The reason for adding this book to your library is the stories in the book.  Another book on the subject is RUN TO GLORY, By Donald W. Peterson.  That book is only a third the size of THE RISK TAKERS AND RECORD BREAKERS.  Ford’s book takes us back to 1928 and then up to today’s attempts at the record, while Peterson’s book covers a shorter period of time; 1967-89.  Ford’s book is what I refer to as a cornerstone book; a book to build your library around a certain subject.  Motorized boat racing has been around longer than motorized land racing if you broaden the scope of the subject by including steam powered boats.  Ford doesn’t take us there though, or include the Harmsworth Trophy racing (circular or oval course).  He does include hydroplane racing material for often the records set were by hydroplane racers in between racing dates.  The propeller driven boats dominated from the very earliest attempts, but by 1955 purpose built boats superseded the old hydrofoils, and they began using turbojets a full decade before the cars did.  Boat racing technology always seemed to be ahead of the land racing kind. 

Gar Wood and Malcolm Campbell had dominated the 1930’s, pushing the water speed record from just under 100 mph to around 141 mph.  Stanley Sayres drove the Slo-Mo-Shun IV to 178 mph in 1952; the last propeller driven boat to set the water speed record. Donald Campbell, Malcolm’s son, set and reset the record seven times and increasing the mark by almost one hundred miles per hour in the process.  He revolutionized water speed racing with his radical design and turbojet powered engine; freeing the boat from the constraints of a propeller and drive shaft.  Donald was killed in 1967, the same year that Lee Taylor drove the Hustler to a new record at 285 mph.  Finally, Ken Warby from Australia upped the record to an unbelievable 317 mph in 1978 and there the record has stayed to this very day.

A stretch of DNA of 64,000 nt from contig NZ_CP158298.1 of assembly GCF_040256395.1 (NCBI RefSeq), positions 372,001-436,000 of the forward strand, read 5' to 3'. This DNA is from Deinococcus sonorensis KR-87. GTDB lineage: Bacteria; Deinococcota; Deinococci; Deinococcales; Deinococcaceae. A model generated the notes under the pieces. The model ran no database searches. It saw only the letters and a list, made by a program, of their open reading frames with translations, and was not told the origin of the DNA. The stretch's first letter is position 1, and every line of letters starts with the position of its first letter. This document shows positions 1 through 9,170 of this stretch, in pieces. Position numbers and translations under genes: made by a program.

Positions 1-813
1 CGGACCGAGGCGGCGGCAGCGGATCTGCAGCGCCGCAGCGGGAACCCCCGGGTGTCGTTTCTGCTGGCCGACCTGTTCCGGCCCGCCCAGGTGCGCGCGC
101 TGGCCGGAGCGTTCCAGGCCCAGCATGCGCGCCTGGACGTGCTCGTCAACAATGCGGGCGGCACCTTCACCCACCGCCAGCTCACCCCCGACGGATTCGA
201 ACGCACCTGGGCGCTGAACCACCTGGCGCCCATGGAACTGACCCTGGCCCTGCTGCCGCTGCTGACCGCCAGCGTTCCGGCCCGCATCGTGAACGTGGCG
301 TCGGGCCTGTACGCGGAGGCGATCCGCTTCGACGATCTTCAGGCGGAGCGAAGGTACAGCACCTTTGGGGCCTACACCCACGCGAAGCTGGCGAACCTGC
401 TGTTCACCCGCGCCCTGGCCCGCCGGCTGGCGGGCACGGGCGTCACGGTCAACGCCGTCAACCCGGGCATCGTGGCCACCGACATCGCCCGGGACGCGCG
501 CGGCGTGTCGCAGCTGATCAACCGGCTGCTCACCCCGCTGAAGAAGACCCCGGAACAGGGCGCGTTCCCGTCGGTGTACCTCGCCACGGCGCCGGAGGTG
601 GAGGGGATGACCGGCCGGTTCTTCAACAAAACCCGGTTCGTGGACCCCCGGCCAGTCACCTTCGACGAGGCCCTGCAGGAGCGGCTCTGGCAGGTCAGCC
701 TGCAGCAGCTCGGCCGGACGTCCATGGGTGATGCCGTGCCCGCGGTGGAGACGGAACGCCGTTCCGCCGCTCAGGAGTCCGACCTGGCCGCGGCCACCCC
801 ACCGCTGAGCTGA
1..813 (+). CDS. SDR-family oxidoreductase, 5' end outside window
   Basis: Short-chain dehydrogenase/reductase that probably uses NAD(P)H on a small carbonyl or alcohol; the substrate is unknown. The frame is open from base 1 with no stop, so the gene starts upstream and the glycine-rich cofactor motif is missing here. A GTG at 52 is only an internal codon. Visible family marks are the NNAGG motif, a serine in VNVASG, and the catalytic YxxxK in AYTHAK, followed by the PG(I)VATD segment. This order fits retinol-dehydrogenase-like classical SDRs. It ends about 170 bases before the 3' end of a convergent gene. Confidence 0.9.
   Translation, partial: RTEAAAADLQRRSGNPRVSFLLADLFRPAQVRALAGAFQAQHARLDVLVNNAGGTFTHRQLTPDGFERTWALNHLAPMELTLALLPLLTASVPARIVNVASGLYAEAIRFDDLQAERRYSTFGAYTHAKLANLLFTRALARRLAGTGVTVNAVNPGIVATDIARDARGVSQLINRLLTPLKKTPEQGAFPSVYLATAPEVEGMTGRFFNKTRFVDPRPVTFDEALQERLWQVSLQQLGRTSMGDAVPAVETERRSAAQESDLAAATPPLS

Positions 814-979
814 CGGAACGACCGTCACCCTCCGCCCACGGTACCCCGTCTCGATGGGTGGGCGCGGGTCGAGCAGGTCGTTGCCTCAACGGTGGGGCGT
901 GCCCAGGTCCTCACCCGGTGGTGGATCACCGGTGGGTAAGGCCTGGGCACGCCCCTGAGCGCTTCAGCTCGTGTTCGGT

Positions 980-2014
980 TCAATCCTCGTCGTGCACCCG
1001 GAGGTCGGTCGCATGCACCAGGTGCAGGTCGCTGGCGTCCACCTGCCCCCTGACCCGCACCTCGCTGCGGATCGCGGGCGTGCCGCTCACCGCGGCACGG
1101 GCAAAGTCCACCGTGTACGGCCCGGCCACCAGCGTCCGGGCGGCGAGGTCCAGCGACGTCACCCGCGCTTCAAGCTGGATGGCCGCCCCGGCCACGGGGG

The increase in water speeds have come about due in the power source; jet engines.  On land the jets first began to appear in the 1960’s and they revolutionized land speed racing as well.  Ford also includes propeller driven records in his book.  The value of THE RISK TAKERS AND RECORD BREAKERS lies in the fact that the major players in the quest for the water speed record are portrayed in clear, concise and understandable content.  Their stories are heroic and often tragic.  Men like Malcolm and Donald Campbell, both who set multiple records and perished in trying to set more.  There are the better known racers and owners; Lee Taylor Jr, Stanley Sayres, John Cobb, Lee Schoenith, Kitty O’Neil, Les Staudacher, Art Arfons, Guy Lombardo and Ken Warby.  Then there are the stories of lesser known players; Hickling, Fahey, Verga, Hanning-Lee, and others. 

Ford tells us the story of the rivalry between teams and countries; that played out on water and on land.  There are stories that end in death; a great many deaths of those that we admired.  Ford gives us glimpses into attempts that almost made history, but fell short.  Each story and each chapter stands alone and is interesting in its own way, but the book, taken as a whole, captures the real essence of what it is like to speed over that slippery water, defy the air currents, eddies, wakes and turbulence; and push boat and man to the edge of sanity.  For many, they died trying to do just that.  I recommend THE RISK TAKERS AND RECORD BREAKERS, as a pivotal part of your boat racing library and rate it a 7 out of 8 sparkplugs.

Gone Racin’ is at [email protected].